Here you will find my thoughts on being human, based on my ongoing research into robotic and human motion, neuroscience, physiology, and machine learning. You will also find videos of my talks and papers from the Dynamic Tensegrity Robotics Lab which I lead at the NASA Ames Research Center.
Based on my understanding of human physiology and motion, here are some quick reviews on my favorite ergonomic tools. These are the ones I use at home and at work. I will add more in-depth posts discussing the alignment theory as I get them written.
FitBall Sitting Disc
Sitting Discs are a great way to train for Active Sitting. By destabilizing the surface you are sitting on, they engage your core muscles and keep you in dynamic motion while your body actively balances on the disk. I recommend the larger 15" disc. In Depth Review
Salli Saddle Stool
The Salli saddle stools are one of the best stools for Active Sitting. They hold your pelvis upright, so that your spine can be well aligned with gravity, while also allowing your knees to be lower than your hips to keep your hamstrings and hip-flexors from shortening. Actively sitting takes effort, so increase your time in the saddle slowly.
3M Ergonomic Mouse
The vertical design keeps the arm in a well aligned neutral "handshake" position that prevents the shoulder from rolling forward. By keeping your shoulders back and the scapula flat on your back you avoid many of the common sources of wrist pain. This is the biggest bang for your buck if you are having wrist pain. It comes in small and large sizes (small is linked below). Sadly, I have only seen it for right hands.
Like the 3M mouse above, this keyboard allows you to have your hands in a more neutral vertical position which reduces many of the problems associated with wrist and shoulder pain. It also allows you to spread the key pads to be at shoulder width so that you don't have to twist your wrist like on a straight keyboard.
A sit stand desks allows you to dance while working! It also allows you change between a variety of different sitting options and standing so that you don't get stuck in one position. The best option that I have found is from GeekDesk.com. I have two from them and they are the cheapest and have held up well. You can save even more money by buying just the base frame from GeekDesk and getting the table top from Ikea. You save on price and shipping is significantly less this way.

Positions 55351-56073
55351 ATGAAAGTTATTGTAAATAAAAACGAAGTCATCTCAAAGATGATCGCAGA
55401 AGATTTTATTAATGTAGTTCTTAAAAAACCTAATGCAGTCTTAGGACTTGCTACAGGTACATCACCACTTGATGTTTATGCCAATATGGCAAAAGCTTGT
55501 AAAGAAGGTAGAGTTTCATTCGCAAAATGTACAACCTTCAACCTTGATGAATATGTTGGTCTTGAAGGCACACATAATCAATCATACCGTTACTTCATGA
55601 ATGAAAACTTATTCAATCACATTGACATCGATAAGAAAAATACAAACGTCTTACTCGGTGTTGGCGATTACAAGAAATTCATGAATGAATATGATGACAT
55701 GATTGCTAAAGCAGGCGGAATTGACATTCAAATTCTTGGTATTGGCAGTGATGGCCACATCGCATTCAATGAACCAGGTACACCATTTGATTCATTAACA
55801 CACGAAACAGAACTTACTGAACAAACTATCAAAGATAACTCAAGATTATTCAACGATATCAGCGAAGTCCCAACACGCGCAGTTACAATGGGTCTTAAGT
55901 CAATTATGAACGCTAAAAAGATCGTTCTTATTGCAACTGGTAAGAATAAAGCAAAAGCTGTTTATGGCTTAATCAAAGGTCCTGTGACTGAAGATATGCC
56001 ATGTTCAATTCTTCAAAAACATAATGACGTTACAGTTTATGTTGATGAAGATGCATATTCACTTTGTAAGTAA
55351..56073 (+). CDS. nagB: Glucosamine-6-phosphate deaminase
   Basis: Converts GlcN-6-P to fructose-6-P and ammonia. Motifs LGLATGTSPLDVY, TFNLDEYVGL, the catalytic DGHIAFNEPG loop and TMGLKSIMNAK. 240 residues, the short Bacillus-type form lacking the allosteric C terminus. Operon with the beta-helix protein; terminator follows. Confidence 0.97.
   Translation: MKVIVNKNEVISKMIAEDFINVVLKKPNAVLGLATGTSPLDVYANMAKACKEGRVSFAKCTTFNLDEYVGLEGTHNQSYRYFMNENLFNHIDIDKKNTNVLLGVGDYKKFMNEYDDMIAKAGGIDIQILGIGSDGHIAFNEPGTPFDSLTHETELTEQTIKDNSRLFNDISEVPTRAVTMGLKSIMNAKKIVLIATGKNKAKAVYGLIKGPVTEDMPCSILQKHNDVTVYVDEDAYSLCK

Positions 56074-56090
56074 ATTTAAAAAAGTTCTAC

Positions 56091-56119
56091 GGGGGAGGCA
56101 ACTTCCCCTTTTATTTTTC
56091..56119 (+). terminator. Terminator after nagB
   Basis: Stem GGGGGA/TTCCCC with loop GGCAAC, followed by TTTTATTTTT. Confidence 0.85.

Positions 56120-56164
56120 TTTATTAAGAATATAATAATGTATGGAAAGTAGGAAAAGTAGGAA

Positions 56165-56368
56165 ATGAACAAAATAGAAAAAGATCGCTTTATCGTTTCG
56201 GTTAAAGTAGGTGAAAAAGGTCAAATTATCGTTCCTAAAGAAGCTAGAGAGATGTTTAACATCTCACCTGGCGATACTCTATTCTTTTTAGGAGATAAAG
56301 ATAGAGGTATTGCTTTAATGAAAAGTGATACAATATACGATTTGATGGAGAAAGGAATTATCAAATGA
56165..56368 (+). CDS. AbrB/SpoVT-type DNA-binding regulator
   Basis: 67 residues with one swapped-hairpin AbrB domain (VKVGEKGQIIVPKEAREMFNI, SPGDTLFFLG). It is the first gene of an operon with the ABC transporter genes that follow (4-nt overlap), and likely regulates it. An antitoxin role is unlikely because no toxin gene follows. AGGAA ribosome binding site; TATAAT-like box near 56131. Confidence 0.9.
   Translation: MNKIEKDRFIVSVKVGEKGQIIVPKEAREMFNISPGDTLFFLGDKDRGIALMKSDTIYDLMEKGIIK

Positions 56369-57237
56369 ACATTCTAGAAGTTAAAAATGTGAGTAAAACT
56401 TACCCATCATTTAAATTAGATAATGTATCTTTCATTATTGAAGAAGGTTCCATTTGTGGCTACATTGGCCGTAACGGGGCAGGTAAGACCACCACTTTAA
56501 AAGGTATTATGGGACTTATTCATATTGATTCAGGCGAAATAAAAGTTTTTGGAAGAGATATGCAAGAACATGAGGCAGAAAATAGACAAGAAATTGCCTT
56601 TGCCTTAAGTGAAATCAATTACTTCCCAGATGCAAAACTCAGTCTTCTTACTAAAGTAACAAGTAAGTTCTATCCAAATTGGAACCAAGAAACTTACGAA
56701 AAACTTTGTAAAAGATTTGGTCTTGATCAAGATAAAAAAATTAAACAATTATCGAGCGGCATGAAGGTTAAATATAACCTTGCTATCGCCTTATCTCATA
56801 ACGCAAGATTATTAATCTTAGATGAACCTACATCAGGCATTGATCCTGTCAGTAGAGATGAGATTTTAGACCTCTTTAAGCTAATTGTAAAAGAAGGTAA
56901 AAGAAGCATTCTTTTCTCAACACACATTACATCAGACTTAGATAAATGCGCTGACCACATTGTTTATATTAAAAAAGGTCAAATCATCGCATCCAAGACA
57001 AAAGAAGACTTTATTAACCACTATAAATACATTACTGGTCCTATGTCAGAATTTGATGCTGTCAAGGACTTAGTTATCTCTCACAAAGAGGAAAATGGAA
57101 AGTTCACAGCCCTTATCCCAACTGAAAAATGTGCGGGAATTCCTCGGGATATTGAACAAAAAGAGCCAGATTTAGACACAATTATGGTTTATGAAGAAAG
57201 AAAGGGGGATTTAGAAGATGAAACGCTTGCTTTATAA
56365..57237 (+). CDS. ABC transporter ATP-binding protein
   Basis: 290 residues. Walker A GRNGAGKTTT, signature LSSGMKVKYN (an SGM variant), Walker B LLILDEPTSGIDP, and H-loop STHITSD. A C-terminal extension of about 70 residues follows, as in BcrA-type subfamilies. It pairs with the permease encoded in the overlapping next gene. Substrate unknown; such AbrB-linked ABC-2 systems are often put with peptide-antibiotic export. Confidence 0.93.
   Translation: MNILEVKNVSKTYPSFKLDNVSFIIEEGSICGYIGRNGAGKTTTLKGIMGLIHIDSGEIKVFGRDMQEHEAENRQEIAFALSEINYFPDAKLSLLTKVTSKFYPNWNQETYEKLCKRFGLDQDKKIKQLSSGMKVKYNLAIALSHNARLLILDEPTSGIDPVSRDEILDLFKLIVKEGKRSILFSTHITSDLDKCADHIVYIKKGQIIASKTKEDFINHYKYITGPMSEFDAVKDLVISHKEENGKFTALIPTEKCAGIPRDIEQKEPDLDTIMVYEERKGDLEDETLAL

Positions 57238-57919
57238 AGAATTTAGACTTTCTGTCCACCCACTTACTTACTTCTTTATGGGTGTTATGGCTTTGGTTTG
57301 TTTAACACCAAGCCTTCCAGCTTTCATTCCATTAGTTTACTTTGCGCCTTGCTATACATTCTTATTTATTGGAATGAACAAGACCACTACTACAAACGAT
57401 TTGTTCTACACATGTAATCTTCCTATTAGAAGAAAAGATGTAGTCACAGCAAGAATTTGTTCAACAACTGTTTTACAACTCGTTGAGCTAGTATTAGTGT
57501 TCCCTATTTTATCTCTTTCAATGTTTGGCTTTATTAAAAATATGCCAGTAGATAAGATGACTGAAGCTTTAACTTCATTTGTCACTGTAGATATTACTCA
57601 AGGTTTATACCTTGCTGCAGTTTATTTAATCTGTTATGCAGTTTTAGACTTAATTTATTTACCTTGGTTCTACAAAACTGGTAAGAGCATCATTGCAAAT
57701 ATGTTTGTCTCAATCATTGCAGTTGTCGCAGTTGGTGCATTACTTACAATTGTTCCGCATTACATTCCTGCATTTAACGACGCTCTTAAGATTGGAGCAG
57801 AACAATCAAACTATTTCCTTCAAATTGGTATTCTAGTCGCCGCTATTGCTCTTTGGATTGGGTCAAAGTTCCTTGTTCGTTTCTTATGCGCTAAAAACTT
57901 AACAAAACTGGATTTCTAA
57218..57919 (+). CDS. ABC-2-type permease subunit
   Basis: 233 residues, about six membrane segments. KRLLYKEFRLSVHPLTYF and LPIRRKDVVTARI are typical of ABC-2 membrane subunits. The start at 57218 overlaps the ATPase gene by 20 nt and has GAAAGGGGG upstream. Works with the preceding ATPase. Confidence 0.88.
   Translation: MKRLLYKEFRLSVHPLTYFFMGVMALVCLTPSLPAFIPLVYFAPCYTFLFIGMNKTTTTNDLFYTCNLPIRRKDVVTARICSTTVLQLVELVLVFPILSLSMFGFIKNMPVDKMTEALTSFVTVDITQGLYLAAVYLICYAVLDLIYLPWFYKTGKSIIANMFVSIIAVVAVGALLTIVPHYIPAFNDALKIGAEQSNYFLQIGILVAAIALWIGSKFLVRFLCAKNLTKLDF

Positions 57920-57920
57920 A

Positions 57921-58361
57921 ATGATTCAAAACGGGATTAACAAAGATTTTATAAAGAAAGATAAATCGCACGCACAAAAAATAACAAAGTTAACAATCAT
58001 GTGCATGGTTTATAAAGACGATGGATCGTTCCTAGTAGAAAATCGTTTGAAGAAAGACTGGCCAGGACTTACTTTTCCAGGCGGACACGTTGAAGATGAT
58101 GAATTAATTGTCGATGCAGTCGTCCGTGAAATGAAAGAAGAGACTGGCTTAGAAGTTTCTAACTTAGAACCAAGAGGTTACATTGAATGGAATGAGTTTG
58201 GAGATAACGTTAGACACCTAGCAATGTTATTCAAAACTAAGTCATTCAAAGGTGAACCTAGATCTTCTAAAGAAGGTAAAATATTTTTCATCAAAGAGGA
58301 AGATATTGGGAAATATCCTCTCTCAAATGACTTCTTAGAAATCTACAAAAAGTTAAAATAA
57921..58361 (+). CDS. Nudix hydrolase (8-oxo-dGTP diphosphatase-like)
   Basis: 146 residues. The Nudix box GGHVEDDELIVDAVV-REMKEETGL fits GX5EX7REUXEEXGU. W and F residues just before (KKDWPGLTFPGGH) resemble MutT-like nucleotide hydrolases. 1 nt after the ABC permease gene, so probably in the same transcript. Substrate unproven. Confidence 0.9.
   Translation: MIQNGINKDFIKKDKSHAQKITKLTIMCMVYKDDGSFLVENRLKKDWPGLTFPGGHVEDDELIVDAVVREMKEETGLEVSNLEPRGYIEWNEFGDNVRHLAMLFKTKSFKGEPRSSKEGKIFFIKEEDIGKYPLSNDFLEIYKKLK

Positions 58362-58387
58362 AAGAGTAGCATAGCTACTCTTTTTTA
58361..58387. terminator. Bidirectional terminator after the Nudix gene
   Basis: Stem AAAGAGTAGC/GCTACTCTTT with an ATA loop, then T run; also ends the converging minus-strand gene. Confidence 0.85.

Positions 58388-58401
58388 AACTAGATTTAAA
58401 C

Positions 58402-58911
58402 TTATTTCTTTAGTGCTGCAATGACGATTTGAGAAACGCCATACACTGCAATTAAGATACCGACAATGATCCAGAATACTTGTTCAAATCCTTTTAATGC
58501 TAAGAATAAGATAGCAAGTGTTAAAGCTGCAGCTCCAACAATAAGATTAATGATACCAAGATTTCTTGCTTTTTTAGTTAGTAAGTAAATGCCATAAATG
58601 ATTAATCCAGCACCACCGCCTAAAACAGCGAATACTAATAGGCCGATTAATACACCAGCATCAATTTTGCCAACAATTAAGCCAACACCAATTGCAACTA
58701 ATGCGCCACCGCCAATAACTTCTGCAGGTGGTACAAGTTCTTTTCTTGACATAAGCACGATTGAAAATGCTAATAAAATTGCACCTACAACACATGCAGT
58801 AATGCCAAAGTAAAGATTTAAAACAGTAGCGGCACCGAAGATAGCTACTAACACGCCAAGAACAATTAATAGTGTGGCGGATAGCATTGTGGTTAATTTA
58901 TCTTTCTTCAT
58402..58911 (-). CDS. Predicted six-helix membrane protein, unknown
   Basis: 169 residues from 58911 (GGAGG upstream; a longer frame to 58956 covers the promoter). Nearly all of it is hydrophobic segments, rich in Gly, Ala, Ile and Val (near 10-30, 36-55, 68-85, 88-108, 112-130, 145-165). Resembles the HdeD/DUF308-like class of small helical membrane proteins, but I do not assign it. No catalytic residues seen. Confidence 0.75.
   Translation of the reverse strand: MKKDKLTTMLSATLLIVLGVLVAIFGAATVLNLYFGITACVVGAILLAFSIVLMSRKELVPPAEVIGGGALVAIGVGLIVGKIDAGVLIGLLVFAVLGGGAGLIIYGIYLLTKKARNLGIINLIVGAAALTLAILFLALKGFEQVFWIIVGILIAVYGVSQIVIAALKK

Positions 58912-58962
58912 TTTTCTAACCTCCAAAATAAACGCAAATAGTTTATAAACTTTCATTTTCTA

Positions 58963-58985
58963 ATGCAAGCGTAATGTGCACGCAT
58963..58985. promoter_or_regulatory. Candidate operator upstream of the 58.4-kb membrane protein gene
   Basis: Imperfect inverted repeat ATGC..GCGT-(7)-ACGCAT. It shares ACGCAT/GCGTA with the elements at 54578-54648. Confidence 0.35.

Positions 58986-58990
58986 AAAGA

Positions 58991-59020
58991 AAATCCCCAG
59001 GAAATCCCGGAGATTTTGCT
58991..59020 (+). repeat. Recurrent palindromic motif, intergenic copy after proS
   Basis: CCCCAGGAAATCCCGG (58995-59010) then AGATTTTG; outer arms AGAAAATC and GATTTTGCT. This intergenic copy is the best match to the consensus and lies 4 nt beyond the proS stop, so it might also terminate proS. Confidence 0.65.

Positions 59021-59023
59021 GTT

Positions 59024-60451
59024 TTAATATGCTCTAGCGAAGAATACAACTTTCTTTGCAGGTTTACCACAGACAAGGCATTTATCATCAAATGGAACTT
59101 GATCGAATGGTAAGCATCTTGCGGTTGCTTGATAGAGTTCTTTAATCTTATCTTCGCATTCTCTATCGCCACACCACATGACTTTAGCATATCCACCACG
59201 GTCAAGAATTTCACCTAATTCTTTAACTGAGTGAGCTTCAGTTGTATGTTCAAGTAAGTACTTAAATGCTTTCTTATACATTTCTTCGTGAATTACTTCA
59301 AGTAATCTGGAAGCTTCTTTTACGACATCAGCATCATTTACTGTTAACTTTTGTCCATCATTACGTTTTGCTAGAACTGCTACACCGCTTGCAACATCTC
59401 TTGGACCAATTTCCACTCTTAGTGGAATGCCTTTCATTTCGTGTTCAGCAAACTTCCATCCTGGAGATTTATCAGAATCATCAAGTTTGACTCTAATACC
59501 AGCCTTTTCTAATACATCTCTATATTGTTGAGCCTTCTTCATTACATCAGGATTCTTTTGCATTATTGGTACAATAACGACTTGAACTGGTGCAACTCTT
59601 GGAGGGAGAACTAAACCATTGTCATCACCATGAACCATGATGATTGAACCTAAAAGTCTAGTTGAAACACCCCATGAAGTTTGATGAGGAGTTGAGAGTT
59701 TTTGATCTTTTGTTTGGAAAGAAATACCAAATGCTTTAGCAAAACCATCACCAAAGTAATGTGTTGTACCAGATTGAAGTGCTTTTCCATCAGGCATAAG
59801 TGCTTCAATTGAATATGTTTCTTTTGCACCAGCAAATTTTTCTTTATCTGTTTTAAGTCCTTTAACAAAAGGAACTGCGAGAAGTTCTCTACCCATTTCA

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Books I Recommend
Sync: How Order Emerges From Chaos In the Universe, Nature, and Daily Life
This book blew my mind.
Really -- this was probably one of the most influential books I've read in a decade. This points straight at the heart of what we intuitively recognize as the difference between living breathing organic aspects of nature and the mechanistic nature of human engineered system. It all boils down to oscillators and their ability to synchronize. This basic mathematical property is the basis for all the order that we see in the world -- and our ability to move -- and our ability to relate to each other -- and really everything. This is an easy and engaging read, and you will come away with new eyes for the world.
Anatomy of Movement
This was the best book I have read for learning about the function of my own body and is endlessly useful for anyone who is alive and moving in the world. Ever have pain when you make a specific motion and wonder what is going on? This book will help you isolate the muscles responsible for that motion. By showing how each muscle moves your body under different conditions, you will learn their *use* rather than just memorizing a bunch of names.
Anatomy Trains: Myofascial Meridians for Manual and Movement Therapists
This book is great to see and understand the complex network of tension in the living body, and to learn about fascia and how it works.
Rhythms of the Brain
This recently published book covers cutting edge theories of how the brain works. The key focus is on how the brain relies heavily on coupled oscillatory networks, timing loops, and synchronization. It also discusses how the activity in the brain can be viewed as a dynamic tensegrity structure. A more technical book, but well worth the effort!